Modestly Increased Physical Activity Reduces the Age-Related Increase in Blood Pressure

The difference between lesser and greater degrees of modest exercise is sizable when it comes to effects on measures of cardiovascular health, such as blood pressure. The raised blood pressure characteristic of aging and a lack of physical fitness is damaging to delicate tissues, speeds the development of atherosclerosis, and is associated with a raised risk of mortality. A sizable proportion of the mortality reduction that attends greater physical activity in later life may be mediated via effects such as lowered blood pressure.

A study sought to determine if older adults with hypertension could receive these benefits by moderately increasing their daily walking, which is one of the easiest and most popular forms of physical activity for this population. The study focused on a group of sedentary older adults between ages 68 and 78 who walked an average of about 4,000 steps per day before the study. After consulting existing studies, researchers determined that 3,000 steps would be a reasonable goal. This would also put most participants at 7,000 daily steps, in line with the American College of Sports Medicine's recommendation.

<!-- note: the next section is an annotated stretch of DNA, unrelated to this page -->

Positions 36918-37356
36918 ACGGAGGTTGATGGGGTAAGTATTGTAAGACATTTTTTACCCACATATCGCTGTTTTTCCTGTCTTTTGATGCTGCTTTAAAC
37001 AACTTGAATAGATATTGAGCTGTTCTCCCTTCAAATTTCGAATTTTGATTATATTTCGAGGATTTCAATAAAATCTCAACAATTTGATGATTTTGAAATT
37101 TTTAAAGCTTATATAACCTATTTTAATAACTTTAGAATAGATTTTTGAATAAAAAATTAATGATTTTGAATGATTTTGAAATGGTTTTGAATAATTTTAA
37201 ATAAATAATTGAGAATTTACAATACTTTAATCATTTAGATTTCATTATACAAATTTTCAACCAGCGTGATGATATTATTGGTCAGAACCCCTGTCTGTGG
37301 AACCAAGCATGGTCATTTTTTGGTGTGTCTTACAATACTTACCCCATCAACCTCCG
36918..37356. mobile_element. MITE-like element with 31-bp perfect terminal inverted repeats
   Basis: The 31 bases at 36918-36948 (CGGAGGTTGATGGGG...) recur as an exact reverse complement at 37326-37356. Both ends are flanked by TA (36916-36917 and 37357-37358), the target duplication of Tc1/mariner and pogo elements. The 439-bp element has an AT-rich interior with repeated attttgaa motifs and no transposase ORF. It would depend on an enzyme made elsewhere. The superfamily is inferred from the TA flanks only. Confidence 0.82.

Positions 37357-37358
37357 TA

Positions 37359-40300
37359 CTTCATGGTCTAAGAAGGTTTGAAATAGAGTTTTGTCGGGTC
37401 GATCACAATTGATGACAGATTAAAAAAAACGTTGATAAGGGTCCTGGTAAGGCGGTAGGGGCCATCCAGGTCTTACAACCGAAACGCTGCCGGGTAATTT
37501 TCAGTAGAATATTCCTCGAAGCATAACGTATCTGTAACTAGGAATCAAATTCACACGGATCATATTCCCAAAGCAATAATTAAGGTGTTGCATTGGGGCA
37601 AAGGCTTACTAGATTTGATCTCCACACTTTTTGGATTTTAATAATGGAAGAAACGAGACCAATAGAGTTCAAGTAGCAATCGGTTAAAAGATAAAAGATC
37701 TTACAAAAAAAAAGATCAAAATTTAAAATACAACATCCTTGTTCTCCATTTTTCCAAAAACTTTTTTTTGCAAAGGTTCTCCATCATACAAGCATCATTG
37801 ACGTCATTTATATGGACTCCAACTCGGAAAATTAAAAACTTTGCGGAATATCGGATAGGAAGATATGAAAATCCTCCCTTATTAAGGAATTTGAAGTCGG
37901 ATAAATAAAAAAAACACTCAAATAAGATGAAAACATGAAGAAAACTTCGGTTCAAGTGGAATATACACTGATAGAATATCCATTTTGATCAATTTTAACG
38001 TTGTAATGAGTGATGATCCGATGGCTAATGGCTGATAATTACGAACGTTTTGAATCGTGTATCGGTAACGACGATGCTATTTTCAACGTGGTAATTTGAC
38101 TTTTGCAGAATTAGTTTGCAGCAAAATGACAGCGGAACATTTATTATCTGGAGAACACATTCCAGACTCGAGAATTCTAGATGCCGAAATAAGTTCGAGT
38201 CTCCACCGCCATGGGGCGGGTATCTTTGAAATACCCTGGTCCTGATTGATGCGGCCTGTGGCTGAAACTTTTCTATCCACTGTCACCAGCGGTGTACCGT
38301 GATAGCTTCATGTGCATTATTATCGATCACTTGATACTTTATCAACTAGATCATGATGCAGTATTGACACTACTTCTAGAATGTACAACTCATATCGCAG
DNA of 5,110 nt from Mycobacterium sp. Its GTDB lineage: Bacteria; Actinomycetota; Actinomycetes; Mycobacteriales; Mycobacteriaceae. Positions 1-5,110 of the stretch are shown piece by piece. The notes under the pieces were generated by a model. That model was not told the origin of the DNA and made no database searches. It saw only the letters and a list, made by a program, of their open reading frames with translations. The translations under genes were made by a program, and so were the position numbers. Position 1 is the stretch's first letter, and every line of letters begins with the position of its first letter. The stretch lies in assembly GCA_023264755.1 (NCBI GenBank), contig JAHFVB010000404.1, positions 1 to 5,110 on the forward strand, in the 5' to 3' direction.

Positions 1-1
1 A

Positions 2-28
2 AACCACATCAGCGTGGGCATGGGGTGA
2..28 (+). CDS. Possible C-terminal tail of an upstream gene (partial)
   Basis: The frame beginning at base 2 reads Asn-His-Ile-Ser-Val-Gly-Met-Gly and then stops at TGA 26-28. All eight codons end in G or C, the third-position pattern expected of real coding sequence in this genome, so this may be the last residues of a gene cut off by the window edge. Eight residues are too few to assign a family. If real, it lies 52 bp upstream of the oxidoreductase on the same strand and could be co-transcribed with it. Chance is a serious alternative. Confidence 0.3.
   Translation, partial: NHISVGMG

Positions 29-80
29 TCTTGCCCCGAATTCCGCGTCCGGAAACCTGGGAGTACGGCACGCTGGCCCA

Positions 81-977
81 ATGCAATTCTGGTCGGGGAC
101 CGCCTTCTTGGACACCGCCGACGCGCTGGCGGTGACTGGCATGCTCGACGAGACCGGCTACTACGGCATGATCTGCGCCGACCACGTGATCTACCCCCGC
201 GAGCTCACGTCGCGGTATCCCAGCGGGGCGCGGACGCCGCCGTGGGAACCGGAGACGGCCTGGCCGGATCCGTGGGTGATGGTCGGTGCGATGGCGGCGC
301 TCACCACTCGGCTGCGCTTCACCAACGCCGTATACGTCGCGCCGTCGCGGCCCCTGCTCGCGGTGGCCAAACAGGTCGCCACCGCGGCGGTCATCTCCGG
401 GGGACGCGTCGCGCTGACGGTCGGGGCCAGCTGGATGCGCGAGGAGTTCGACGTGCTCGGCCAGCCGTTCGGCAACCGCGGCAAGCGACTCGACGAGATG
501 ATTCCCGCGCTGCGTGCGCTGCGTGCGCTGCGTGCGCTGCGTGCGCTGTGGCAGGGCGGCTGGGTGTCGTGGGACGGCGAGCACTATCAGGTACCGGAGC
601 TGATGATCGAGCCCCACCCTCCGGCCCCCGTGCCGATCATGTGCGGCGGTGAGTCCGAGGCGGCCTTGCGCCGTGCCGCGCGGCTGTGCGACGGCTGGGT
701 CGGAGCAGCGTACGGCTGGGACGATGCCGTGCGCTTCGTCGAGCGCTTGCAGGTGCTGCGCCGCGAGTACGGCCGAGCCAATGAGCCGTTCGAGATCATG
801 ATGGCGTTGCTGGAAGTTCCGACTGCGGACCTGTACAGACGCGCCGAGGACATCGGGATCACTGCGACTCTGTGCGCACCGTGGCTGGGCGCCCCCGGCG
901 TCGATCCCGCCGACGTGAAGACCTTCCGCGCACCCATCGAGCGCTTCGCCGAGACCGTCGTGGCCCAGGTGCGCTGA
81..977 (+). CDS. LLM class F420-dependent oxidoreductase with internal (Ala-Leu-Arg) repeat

The team conducted the study during the height of the COVID-19 pandemic, which meant they had to do everything remotely. The researchers sent participants a kit with pedometers, blood pressure monitors, and step diaries for participants to log how much they were walking each day. On average, participants' systolic and diastolic blood pressure decreased by an average of seven and four points, respectively, after the intervention. Other studies suggest decreases of these magnitudes correspond to a relative risk reduction of all-cause mortality by 11%, and 16% for cardiovascular mortality, an 18% reduction in the risk of heart disease, and a 36% risk reduction of stroke.

The findings suggest that the 7,000-step regimen the participants in the study achieved is on-par with reductions seen with anti-hypertensive medications. Eight of the 21 participants were already on anti-hypertensive medications. Those participants still saw improvements in systolic blood pressure from increasing their daily activity.